Like everyone else I had much fun in the 90s with a typically 35mm SLR point and shoot camera. I photographed everything and nothing, dropped exposed film at the photo shop on the corner and picked up the prints some hours later. I remember the excitement of opening the envelope to quickly flip through the pictures - threw away "the failures" and laughed of the happenings photographed.
Now, 20 years later I got my hands on the Hasselblad 500c and with it I have returned the world of film photography. My goal with this blog post is to share where I have found information to get started and my experiences so far.
Load a film into the camera might sound easier said than done... I searched the Internet to find a pdf of the original manual and also started to look at some YouTube videos. There is a lot of great content out there and I found a video that also explain how to unload a film. Unfortunately it´s in German but when you look at it, it is pretty self explanatory.
Trough my fellow connections on Twitter I learned that the result of film photography is dependent on two things: technique of exposure and development of the film itself. Many medium-format cameras, like my Hasselblad, do not automatically determine shutter speed and there is of course no electronic viewfinder to help you out. Therefore, I read what I could find on the topic metering and exposure - avid film experts Johnny Patience and Ray Larose has written excellent blog posts.
These blog posts have given me insight into how exposure work with film and in many cases the desired result can be achieved by overexpose 1-4 stops. Using this technique with film when taking the photograph is not the same as making the adjustment in post-processing. So far I have been using the LightMeter app on my Android phone to identify exposure value.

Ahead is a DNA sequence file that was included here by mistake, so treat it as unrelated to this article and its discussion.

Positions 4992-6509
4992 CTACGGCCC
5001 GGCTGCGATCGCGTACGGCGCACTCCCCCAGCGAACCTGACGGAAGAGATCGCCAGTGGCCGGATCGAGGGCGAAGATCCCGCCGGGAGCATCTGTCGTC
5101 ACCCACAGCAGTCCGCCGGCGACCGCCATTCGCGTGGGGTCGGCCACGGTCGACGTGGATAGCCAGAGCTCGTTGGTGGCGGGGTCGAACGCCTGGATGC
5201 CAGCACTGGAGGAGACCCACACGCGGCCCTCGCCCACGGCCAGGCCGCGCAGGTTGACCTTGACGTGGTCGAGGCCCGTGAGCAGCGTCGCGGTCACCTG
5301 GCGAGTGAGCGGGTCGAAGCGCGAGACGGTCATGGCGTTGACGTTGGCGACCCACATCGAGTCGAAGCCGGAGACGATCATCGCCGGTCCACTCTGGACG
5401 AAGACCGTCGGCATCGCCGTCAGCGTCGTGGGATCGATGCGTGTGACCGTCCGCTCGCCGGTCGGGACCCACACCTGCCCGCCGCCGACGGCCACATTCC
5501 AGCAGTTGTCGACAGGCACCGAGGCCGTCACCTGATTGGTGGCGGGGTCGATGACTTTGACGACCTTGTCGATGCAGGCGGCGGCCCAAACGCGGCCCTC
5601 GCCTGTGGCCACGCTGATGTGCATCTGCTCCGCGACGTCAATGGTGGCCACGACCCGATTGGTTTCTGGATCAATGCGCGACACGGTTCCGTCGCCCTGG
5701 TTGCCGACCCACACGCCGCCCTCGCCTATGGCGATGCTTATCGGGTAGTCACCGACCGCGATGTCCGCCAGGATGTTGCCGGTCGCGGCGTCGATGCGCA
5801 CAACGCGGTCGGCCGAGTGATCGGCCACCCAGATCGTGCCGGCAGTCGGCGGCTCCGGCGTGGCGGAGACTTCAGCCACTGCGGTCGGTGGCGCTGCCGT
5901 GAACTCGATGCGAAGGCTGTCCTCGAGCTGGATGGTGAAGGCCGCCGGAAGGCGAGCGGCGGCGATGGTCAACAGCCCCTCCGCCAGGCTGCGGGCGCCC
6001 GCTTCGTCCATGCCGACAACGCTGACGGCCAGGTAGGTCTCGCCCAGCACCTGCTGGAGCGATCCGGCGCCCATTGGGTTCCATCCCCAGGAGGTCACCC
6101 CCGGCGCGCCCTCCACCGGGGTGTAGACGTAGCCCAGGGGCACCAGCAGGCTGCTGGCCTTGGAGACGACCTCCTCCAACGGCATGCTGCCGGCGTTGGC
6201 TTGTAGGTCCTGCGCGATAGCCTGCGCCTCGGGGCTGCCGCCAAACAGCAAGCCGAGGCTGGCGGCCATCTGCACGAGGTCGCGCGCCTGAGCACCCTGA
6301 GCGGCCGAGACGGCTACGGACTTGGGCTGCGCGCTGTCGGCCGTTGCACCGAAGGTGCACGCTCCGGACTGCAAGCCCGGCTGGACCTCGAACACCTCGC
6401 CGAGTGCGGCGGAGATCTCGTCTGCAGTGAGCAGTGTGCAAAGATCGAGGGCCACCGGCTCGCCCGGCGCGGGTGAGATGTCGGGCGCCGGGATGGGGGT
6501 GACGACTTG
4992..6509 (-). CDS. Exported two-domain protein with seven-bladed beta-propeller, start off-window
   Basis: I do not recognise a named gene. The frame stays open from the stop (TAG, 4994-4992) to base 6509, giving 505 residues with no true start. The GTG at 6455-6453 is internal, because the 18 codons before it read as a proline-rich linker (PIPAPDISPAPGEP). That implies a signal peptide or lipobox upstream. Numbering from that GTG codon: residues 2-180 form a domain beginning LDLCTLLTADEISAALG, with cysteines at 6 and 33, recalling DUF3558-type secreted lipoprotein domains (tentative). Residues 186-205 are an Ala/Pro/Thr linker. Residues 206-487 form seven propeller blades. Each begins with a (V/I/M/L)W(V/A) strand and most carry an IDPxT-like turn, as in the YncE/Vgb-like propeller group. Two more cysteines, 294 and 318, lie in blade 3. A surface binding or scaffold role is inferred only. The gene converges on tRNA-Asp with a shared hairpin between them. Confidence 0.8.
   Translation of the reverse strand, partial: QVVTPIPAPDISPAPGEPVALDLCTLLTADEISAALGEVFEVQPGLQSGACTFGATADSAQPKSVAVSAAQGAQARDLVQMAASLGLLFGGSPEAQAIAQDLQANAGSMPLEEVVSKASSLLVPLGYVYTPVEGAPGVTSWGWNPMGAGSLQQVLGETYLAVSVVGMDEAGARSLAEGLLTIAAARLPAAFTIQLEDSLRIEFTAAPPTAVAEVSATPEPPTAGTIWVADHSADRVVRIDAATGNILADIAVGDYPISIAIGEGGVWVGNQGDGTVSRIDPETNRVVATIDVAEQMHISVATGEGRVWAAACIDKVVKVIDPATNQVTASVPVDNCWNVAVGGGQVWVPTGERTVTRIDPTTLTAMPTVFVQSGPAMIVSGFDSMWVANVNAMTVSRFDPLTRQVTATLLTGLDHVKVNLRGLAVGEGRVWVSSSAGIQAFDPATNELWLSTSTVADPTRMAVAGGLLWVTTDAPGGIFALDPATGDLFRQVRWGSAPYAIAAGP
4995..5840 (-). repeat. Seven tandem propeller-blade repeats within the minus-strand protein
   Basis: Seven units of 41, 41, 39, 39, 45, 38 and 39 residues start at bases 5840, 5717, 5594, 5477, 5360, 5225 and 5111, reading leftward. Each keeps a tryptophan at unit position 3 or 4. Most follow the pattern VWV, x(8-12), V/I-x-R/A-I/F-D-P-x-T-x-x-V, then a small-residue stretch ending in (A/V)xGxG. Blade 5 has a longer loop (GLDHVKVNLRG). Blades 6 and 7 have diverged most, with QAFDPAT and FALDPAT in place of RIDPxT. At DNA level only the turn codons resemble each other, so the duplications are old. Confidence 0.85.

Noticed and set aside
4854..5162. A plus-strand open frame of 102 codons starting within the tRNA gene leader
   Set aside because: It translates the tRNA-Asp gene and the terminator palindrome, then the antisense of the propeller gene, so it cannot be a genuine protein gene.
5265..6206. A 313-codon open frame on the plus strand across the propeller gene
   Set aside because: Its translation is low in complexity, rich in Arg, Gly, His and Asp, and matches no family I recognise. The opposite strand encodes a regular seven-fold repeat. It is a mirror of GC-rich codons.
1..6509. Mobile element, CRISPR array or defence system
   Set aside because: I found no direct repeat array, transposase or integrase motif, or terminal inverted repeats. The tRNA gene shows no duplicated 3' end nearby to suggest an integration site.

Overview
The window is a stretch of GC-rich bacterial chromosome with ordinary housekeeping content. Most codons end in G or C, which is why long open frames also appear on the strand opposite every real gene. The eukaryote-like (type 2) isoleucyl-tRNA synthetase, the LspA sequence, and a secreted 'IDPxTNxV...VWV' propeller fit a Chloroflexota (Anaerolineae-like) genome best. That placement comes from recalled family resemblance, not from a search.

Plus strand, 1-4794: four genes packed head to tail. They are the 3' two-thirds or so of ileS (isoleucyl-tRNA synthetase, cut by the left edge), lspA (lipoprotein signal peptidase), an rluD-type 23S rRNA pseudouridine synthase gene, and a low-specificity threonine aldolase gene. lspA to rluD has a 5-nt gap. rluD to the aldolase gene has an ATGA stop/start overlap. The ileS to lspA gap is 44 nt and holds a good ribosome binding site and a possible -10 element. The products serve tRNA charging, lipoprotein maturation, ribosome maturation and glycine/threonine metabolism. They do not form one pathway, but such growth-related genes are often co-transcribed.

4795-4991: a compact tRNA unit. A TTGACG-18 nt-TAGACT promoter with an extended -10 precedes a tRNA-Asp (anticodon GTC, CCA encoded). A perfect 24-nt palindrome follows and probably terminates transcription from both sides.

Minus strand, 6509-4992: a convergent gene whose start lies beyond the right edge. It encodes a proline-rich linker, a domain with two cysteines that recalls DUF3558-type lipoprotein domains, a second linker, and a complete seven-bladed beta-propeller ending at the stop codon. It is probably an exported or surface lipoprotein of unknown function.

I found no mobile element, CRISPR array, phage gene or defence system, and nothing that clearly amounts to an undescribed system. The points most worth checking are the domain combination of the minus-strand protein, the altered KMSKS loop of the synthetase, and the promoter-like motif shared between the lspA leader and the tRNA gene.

Film development & scanning
For film development & scanning you have many options but my choice is taken on the basis of reputation. I spent time talking to other film enthusiasts on Twitter to get insight into what lab´s they used and then I investigated the lab´s websites. Again I got valuable information from Johnny Patience through his blog post "The Secrets of Richard Photo Lab". I was convinced and sent off my first exposed films to Richard Photo Lab in Hollywood, CA. Below you see the result.
Photos taken with Hasselblad 500c + Carl Zeiss 2.8/80 lens (Kodak Portra 400, overexposed by 1-3 stops). No other post-processing than cropping in Adobe Lightroom.
Some final words
In this blog post you see my first photographs taken with a medium-format camera, an early production year Hasselblad 500c. Photographing with film again gave me much of the same feeling I had in the 90s when I was waiting for the photo shop on the corner. But to be honest, shooting film now it´s much more exciting than it was before. Investigate new (old...) techniques and learning from others is for me great joy. I hope this blog post can be useful for those of you who are new to film photography or curious about getting started.